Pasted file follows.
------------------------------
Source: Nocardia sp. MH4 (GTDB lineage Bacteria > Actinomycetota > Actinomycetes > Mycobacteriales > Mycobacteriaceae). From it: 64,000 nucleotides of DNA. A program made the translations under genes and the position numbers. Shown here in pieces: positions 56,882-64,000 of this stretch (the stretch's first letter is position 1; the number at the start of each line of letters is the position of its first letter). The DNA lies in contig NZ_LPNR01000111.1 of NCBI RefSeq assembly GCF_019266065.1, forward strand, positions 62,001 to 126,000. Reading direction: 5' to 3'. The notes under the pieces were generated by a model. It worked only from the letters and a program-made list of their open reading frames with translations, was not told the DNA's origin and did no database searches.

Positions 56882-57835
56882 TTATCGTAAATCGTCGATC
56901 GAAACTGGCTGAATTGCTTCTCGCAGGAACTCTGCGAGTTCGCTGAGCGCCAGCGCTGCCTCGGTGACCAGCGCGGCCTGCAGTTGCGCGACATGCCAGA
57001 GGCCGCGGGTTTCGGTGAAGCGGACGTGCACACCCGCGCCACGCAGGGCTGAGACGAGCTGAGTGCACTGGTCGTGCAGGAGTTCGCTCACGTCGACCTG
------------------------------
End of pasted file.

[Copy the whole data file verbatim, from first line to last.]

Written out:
Source: Nocardia sp. MH4 (GTDB lineage Bacteria > Actinomycetota > Actinomycetes > Mycobacteriales > Mycobacteriaceae). From it: 64,000 nucleotides of DNA. A program made the translations under genes and the position numbers. Shown here in pieces: positions 56,882-64,000 of this stretch (the stretch's first letter is position 1; the number at the start of each line of letters is the position of its first letter). The DNA lies in contig NZ_LPNR01000111.1 of NCBI RefSeq assembly GCF_019266065.1, forward strand, positions 62,001 to 126,000. Reading direction: 5' to 3'. The notes under the pieces were generated by a model. It worked only from the letters and a program-made list of their open reading frames with translations, was not told the DNA's origin and did no database searches.

Positions 56882-57835
56882 TTATCGTAAATCGTCGATC
56901 GAAACTGGCTGAATTGCTTCTCGCAGGAACTCTGCGAGTTCGCTGAGCGCCAGCGCTGCCTCGGTGACCAGCGCGGCCTGCAGTTGCGCGACATGCCAGA
57001 GGCCGCGGGTTTCGGTGAAGCGGACGTGCACACCCGCGCCACGCAGGGCTGAGACGAGCTGAGTGCACTGGTCGTGCAGGAGTTCGCTCACGTCGACCTG